The US currently pays more per capita for pharmaceuticals than any other country in the world, with reports of Americans frequently travelling across the border to Canada and Mexico to purchase life-saving drugs at a fraction of the price they pay in the US.
Meanwhile, the UK enjoys some of the most competitive deals with drugs companies due to the buying power of the NHS - a situation Global Justice Now said US officials indirectly referred to by suggesting the health service did not pay enough.
The National Institute for Health and Care Excellence and its counterpart in Scotland currently issue guidance to the NHS on the most appropriate, effective drugs it should use to treat patients, whilst also undertaking a cost-benefit analysis.
This means much more expensive medicines - usually new advanced drugs used to treat certain cancers - are not routinely available on the NHS without individual approval from a panel of experts - a system US officials appeared to want to change, so that major pharmaceutical companies could enjoy unfettered access to the UK market.
US officials also want longer patents for drugs made by US drug companies, limiting the ability of the NHS's ability to prescribe cheaper but identical generic versions.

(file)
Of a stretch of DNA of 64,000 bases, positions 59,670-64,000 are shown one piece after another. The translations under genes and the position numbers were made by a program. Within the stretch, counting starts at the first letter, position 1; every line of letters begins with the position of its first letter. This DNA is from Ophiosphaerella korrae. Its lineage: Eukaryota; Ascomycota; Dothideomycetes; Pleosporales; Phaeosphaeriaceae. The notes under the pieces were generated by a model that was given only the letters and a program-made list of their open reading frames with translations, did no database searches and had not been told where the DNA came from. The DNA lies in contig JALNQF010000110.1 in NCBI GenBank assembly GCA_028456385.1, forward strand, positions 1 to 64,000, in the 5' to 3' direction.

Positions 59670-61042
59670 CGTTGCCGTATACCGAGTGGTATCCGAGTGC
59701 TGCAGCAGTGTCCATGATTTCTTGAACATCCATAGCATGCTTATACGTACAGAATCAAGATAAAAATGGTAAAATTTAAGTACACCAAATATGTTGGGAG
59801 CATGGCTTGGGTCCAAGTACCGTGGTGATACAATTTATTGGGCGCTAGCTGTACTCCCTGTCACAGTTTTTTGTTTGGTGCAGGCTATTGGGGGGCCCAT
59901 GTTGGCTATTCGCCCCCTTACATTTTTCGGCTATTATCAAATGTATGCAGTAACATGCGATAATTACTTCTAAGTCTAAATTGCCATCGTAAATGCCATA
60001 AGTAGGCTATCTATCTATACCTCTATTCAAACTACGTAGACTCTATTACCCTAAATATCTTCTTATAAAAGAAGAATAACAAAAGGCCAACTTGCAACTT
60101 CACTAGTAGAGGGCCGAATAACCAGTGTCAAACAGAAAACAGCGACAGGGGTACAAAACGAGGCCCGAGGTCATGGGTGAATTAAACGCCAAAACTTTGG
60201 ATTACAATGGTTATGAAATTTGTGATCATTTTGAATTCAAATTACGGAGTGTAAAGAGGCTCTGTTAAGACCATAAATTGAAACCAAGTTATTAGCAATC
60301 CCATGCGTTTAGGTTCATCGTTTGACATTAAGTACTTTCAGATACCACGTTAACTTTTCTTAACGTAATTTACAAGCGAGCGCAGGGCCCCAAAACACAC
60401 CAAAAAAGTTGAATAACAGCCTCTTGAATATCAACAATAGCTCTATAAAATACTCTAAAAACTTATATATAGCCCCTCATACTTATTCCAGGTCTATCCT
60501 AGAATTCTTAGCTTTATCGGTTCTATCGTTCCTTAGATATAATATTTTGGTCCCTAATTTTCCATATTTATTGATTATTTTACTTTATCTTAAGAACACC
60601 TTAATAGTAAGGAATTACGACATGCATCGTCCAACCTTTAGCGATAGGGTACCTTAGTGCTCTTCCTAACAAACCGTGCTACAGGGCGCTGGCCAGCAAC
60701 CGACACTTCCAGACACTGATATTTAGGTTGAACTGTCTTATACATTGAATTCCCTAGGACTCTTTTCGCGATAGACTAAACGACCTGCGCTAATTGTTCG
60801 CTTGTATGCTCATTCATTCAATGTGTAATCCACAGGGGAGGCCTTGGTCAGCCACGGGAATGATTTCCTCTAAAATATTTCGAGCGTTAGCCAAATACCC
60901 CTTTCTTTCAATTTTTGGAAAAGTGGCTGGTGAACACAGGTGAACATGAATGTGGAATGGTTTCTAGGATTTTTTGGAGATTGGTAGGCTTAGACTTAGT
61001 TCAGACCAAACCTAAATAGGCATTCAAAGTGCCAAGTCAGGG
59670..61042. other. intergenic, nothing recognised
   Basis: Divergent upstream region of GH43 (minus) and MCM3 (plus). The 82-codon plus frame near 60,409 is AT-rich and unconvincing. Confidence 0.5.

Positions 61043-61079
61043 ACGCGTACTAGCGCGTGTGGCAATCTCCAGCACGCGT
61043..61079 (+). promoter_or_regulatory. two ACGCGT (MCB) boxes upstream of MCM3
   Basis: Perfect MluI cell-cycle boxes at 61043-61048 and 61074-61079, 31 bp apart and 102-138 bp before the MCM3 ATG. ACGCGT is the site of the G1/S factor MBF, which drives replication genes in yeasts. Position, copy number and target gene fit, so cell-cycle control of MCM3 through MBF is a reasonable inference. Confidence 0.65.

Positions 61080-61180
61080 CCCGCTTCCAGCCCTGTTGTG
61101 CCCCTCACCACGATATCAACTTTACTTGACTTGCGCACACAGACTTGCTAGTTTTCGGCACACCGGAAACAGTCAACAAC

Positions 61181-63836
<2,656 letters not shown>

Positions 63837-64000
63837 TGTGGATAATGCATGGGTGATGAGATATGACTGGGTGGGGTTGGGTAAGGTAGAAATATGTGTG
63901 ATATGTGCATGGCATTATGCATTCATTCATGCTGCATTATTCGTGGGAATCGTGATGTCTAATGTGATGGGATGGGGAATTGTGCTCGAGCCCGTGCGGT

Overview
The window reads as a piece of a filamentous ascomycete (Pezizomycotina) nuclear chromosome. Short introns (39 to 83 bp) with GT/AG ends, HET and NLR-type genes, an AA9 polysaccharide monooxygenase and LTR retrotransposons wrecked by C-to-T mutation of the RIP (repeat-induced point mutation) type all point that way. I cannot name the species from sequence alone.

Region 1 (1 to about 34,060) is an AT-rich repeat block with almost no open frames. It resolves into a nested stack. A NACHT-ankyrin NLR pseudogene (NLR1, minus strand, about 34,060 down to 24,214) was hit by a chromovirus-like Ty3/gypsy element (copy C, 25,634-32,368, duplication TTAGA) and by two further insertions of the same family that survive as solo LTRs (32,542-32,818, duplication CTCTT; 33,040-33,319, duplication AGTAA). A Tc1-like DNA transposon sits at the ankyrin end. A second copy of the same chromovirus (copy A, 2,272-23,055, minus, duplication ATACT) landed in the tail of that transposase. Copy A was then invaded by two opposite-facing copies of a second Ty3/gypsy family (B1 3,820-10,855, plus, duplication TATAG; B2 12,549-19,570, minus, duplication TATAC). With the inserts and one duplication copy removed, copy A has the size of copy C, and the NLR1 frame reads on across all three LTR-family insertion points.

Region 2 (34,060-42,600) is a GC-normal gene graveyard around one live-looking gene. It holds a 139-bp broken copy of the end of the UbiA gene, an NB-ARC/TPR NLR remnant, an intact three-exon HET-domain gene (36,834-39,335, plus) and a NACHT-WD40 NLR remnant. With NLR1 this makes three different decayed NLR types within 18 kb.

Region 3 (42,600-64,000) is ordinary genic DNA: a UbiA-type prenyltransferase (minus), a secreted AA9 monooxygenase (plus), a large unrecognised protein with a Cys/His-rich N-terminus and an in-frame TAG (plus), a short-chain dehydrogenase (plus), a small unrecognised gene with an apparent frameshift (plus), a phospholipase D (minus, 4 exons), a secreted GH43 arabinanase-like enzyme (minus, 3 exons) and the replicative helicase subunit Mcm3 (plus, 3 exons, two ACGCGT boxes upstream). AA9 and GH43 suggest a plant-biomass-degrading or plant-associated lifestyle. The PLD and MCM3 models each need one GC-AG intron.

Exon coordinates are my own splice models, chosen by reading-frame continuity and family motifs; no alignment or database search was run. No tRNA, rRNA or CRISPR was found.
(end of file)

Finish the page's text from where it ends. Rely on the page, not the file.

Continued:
Central to the SNP's manifesto is the NHS Protection Act, which could protect the NHS in law from such trade talks, and also give devolved parliaments a role in consenting to anything which could impact devolved health services.
Labour's shadow secretary of state for health Jonathan Ashworth argued the Tories were trying to "play the public for fools".
Ashworth said: “In these secret trade deal papers that Labour revealed yesterday, the NHS is very much on the table.
“And it’s crystal clear that the US is pushing for longer drug patents - which means massive drug price increases for our NHS. And on that basis, these papers show the UK is ready to move on to the next stage of a deal that will mean taxpayers will pay the price of soaring medical bills," he said.
Food standards: Chlorinated chicken?
US negotiators also raised the UK's current food regulation standards as a key issue, including offering the UK Government advice on how best to "sell" the idea of the infamous chlorinated chicken, which many consider emblematic of US food standards.